Kumaraguru Action for Relief and Empowerment (KARE), was founded in Nov, 2015 during the Chennai floods. KARE supports the victims of natural disasters such as floods, cyclone and other calamities and has supported during Kerala floods & Gaja Cyclone. This is a volunteer movement of Kumaraguru Institutions where many join hands when the need arises.
KARE COVID 19 Response Bulletin is an effort by a group of Kumaraguru alumni, students & informed citizens alike to clear the clutter around COVID 19 by providing informative, insightful news, articles & data around the world under various tags such as Research, Technology, Education, Economy & Insights with a short summary for each.
COVID19 Basic Info & Previous Bulletin Link: tinyurl.com/blog-KARE
India vs the World – The long-awaited vaccine to kill a virus
The above graph depicts the active cases across the world. It is inferred that the active cases in India (black) witness a steady decline in the midst of major surge across most countries.|Prof. Shamika Ravi
The above graph depicts the COVID death rate per million (global ranking) across countries. It can be seen that there is a scary surge in deaths over last 3 months in Eastern Europe. The numbers are decreasing distinctly in India. |Prof. Shamika Ravi
VACCINE AND TESTING
Does the administration of more than one COVID vaccine boost immunity ?
More than 200 COVID-19 vaccines are in development worldwide and that keeps people wondering if taking more than one type of COVID-19 vaccine might offer long-lasting protection. Many traditional childhood vaccines require a booster which is taken after months or years later so that the immunological memory is strengthened. As far as coronavirus vaccines are concerned, taking more than one type of vaccine is considered to be a thought experiment. Also, looking at the current state, administration of more than one type of vaccine is difficult but scientists are looking for a possibility. However, the safety of any combination of COVID-19 vaccines hasn’t been determined.|National Geographic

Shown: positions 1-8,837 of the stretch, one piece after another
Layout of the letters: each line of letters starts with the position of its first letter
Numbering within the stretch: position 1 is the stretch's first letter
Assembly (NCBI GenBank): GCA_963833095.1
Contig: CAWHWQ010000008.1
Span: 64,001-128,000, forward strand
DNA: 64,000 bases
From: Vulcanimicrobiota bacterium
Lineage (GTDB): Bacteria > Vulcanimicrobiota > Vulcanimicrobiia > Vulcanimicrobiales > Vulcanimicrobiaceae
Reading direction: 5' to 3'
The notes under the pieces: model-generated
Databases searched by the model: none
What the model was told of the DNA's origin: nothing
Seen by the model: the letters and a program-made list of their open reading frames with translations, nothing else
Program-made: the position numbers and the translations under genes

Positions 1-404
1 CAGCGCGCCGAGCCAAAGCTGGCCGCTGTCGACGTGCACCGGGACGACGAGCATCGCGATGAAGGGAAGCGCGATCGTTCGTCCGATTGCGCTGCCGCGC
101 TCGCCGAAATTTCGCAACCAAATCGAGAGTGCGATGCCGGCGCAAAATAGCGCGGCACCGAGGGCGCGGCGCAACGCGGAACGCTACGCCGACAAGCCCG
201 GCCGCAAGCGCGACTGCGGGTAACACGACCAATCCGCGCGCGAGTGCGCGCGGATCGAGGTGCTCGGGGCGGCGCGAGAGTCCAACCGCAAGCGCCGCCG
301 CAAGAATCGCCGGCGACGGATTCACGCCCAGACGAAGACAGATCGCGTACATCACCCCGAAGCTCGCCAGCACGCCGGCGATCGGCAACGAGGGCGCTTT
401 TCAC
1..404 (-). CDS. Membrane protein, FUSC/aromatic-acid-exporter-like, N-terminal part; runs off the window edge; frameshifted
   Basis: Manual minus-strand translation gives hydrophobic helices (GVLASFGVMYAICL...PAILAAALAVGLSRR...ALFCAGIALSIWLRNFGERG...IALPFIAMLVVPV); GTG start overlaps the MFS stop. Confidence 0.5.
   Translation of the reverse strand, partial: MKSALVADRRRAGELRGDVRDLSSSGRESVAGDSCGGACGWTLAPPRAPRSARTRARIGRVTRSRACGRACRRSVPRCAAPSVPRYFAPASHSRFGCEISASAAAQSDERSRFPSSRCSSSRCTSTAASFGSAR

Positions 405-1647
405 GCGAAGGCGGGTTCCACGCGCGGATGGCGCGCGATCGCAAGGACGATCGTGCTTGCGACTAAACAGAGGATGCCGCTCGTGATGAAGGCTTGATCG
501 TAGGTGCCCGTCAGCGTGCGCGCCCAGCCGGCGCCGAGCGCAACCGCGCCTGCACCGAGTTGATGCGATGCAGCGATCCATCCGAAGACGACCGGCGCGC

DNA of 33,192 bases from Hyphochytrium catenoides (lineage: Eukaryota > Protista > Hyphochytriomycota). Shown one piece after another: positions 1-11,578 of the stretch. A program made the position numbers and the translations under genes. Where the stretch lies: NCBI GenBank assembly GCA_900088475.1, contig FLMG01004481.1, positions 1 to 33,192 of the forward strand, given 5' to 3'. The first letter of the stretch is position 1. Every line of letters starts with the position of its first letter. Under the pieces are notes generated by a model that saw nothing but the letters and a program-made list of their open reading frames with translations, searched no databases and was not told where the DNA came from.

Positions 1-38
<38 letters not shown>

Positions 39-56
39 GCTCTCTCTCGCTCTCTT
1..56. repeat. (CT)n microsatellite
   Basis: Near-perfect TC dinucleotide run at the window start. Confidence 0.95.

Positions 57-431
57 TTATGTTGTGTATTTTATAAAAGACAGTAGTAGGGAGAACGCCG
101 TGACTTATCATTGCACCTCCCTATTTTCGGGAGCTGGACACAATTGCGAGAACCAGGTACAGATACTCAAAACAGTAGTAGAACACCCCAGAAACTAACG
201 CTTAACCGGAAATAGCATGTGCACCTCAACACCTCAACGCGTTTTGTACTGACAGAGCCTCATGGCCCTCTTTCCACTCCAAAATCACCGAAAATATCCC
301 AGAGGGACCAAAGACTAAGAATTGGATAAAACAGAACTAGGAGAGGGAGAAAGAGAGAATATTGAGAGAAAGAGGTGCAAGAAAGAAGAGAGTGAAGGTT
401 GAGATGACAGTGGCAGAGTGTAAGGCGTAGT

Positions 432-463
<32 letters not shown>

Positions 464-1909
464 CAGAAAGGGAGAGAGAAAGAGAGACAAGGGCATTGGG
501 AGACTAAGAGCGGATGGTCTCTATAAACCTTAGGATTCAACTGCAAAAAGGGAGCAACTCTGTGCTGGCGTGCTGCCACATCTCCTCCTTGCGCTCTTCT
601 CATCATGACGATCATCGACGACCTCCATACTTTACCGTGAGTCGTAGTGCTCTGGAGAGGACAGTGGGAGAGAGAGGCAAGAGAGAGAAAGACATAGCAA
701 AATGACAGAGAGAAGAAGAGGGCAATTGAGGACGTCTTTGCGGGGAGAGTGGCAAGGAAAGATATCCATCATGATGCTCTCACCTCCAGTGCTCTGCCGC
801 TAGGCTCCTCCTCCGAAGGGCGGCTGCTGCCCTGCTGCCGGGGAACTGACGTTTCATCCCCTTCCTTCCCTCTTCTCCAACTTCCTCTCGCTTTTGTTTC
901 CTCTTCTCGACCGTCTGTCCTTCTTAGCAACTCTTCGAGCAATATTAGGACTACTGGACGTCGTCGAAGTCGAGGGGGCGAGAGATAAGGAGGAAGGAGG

The wait for COVID-19 vaccine
According to researchers, nearly a quarter of the global population, that is, the younger and healthy citizens who are last in line for receiving the COVID-19 vaccine might have to wait until 2022 and possibly longer. This could be a problem as the virus could still prevail and affect global trade and travel. Vaccines which are at an earlier stage of development may be better suited for distribution in developing countries but production will still take time. There might also be vaccine hesitancy by parts of the population to wait for the most effective one. All these challenges spark the need for global coordination while rolling out the vaccines. |Fast company
The coronavirus slips its genetic material into human chromosomes
People who recover from COVID-19 sometimes later test positive for SARS-CoV-2, suggesting their immune systems could not ward off a second attack by the coronavirus or that they have a lingering infection. All viruses insert their genetic material into the cells they infect, but it generally remains separate from the cell’s own DNA. To test whether SARS-CoV-2’s RNA genome could integrate into the DNA of our chromosomes, the researchers added the gene for reverse transcriptase (RT), an enzyme that converts RNA into DNA, to human cells and cultured the engineered cells with SARS-CoV-2. In one experiment, the researchers used an RT gene from HIV. |Science Mag